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Literary Stalker

Nick is killing off his enemies in his novel, emulating Vincent Price in Theatre of Blood. But is he sure where fiction ends and real life begins?

‘Suspenseful, impeccably researched, grisly, with judicious helpings of macabre humour, I relished this 'Russian doll' story-within-a-story.’ — Simon Clark, author of The Night of the Triffids and Vampyrrhic


'I really enjoyed Literary Stalker. It’s pacy, unpredictable and often very, very funny...' — M.R. Mackenzie, author of In The Silence and Cruel Summer


'Literary Stalker works wonderfully as a genre thriller with a delightfully absurd comic edge…' — Noel Megahey, Geek Life

'Throughout the book, Keen aptly skewers both the act of writing and the business of writing so accurately that I found myself simultaneously snickering aloud and squirming in my chair whilst reading it, which works perfectly for something one might call a metafiction thriller.' — David Dubrow, author of The Armageddon Trilogy and The Appalling Stories Series


'A major question you will be confronted with over the course of this book is going to be where fantasy ends and reality begins.' — Chad A. Clark, author of Winward and Yesterday, When We Died

'This is quite a wickedly written book where at times I just didn’t know if it was a story in a story or actually happening...' — Susan Hampson, Books From Dawn Till Dusk

'Keen could have taken the easy route and written this as a straightforward novel with a linear narrative, but Keen isn't your average writer, and his use of a story within a story multidimensional narrative is more than just a gimmick, it takes reading experience into a whole new level of cleverness.' — Jim Mcleod, Ginger Nuts of Horror


'Ideal for fans of both comedic and suspense thrillers, the novel proudly wears its influences on its bloody sleeve and succeeds.’ — Josh Hancock, Morbidly Beautiful

If you value your life, don’t dare to suggest to Nick Chatterton that he’s not a good writer!

Nick is embarking on his latest crime/horror novel – a pastiche of the Vincent Price movie Theatre of Blood, where Nick draws up a hit list of his enemies in the writing world and gets his narrator to dispatch them according to the plots of classic crime and horror movies.

Top of the list is a writer who is both a superstar of the horror genre and who in Nick’s reckoning has wronged him the most. Nick first met Hugh Canford-Eversleigh at a reading more than a decade ago and fell madly in love with him, interpreting their encounter as the start of a magnificent affair. Nick’s feelings soon expanded into full-blown obsession, and he stalked Hugh, believing his love would eventually be returned. Nick was repeatedly rebuffed, much to his anger, but it was years later that his rage reached murderous proportions, due to an unexpected and outlandish twist of fate.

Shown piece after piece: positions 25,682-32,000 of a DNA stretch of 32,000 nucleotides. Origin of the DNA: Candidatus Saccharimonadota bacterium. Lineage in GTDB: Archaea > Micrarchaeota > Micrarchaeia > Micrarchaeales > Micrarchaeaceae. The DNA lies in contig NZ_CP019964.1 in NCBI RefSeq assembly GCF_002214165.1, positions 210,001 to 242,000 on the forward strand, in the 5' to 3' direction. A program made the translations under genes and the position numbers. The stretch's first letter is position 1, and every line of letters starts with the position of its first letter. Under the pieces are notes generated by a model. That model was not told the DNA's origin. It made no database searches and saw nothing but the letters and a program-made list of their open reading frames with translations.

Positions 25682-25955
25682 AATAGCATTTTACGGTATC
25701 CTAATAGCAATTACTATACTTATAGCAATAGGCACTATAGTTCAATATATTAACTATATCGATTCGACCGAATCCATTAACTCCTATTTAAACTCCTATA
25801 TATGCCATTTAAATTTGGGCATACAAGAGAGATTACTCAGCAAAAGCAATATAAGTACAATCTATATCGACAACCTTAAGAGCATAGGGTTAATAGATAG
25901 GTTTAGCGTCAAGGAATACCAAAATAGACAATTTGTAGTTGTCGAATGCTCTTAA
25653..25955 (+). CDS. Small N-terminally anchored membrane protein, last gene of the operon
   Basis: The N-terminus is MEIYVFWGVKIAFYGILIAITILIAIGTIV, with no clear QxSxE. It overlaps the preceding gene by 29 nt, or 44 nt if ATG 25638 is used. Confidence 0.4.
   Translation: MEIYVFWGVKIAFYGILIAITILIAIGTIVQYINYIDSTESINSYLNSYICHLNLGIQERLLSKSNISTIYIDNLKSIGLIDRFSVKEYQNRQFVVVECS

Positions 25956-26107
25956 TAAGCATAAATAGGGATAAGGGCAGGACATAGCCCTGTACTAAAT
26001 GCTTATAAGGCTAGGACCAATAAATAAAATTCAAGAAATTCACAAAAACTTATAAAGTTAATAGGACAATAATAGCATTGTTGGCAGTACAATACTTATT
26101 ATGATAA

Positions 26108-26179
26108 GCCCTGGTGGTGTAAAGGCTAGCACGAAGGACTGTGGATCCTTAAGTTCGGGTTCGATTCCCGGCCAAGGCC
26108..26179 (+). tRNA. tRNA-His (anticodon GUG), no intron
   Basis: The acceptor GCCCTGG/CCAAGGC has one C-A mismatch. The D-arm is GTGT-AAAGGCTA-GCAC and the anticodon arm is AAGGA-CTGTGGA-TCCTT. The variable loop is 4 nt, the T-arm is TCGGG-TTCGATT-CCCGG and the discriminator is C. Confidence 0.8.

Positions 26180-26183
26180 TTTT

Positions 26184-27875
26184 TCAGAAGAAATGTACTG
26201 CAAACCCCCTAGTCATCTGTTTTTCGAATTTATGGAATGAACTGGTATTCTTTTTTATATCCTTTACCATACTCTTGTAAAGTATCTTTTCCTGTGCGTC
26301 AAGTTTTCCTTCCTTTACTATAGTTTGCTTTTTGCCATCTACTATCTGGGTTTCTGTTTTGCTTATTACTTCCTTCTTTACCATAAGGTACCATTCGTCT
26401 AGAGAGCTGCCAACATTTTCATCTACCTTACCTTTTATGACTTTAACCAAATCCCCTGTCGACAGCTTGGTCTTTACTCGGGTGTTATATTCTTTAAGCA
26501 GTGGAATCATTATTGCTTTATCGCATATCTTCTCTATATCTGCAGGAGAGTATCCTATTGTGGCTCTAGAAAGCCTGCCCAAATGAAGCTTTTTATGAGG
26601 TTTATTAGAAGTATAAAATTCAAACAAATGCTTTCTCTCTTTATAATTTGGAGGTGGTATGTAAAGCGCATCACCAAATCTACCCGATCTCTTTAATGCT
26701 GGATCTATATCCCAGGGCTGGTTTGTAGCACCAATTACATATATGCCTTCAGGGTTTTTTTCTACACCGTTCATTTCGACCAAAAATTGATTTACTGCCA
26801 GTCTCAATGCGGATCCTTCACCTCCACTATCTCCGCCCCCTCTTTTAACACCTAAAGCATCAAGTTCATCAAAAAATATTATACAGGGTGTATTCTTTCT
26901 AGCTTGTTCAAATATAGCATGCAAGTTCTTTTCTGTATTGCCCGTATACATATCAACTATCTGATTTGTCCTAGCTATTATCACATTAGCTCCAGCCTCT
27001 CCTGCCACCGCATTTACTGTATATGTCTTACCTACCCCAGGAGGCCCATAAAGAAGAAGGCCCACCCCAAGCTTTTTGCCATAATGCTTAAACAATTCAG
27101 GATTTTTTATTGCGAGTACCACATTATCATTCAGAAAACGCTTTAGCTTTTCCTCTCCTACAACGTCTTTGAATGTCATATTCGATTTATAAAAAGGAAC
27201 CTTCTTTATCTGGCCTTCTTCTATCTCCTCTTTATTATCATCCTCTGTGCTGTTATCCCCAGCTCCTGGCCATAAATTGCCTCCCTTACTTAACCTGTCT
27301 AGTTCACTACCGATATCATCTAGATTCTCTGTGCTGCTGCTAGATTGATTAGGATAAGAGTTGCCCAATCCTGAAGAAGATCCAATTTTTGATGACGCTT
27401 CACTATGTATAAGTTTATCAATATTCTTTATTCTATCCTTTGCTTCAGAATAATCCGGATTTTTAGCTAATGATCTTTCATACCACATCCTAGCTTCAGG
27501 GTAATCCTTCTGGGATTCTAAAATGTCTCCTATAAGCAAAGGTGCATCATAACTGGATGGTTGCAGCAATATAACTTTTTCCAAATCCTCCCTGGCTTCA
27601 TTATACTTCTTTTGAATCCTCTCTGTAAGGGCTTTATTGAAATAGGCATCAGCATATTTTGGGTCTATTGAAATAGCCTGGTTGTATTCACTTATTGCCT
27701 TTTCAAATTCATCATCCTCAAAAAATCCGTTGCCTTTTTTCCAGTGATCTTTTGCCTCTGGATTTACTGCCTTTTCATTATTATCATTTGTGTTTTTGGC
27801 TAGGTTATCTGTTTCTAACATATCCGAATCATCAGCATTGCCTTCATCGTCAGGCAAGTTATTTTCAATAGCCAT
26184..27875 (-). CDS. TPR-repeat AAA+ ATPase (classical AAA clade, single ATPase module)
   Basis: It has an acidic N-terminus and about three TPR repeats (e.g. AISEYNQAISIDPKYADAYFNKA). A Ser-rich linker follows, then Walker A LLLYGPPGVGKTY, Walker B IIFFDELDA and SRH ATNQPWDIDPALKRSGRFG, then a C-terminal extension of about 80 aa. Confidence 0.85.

Now through his novel, The Facebook Murders, Nick is settling all his old scores, blurring the lines between autobiography and fiction – and with his obsessions reaching fever pitch, blurring the lines between writing about nasty stuff and doing nasty stuff for real.

Set within the milieu of British horror, fantasy and sci-fi writing, Roger’s new psychological metacrime thriller continues with the literary experiments of his previous book – the novelistic memoir The Mad Artist – involving self-begetting and nested narratives looping and interfacing with one another. As a horror/crime piece with liberal amounts of violence and multifarious nods to simpatico novels and movies, it plays with ideas of genre, and in the tradition of metafiction, it’s very ‘nudge-wink’, tongue-in-cheek and blackly comic.
Read an extended excerpt, where Nick stalks Hugh at the Meduscacon horror convention, featuring on Ginger Nuts of Horror

Read 
Noel Megahey's full review on Geek Life
Read Susan Hampson's full review on Books From Dawn Till Dusk
Read M.R. Mackenzie's full review on Goodreads
Read David Dubrow's full review on Dave Author
Read Chad A. Clark's full review on Machine Mean
Read Jim Mcleod's full review on Ginger Nuts of Horror
Read Josh Hancock's full review on Morbidly Beautiful

Read an interview with Roger Keen on The Dorset Book Detective
Read a piece by Roger on Literary Stalker's Origins
Read another interview between Roger and Darkness Visible Publishing
Read a third interview between Roger and Ginger Nuts of Horror
Read a shorter extract from the novel-within-the-novel on Gun Control

Read guest posts by Roger, relating to Literary Stalker:

The opening chapters can be read on the 'Look Inside' feature on any of the Amazon links on the left.

Copyright © 2004-21 Roger Keen. All Rights Reserved.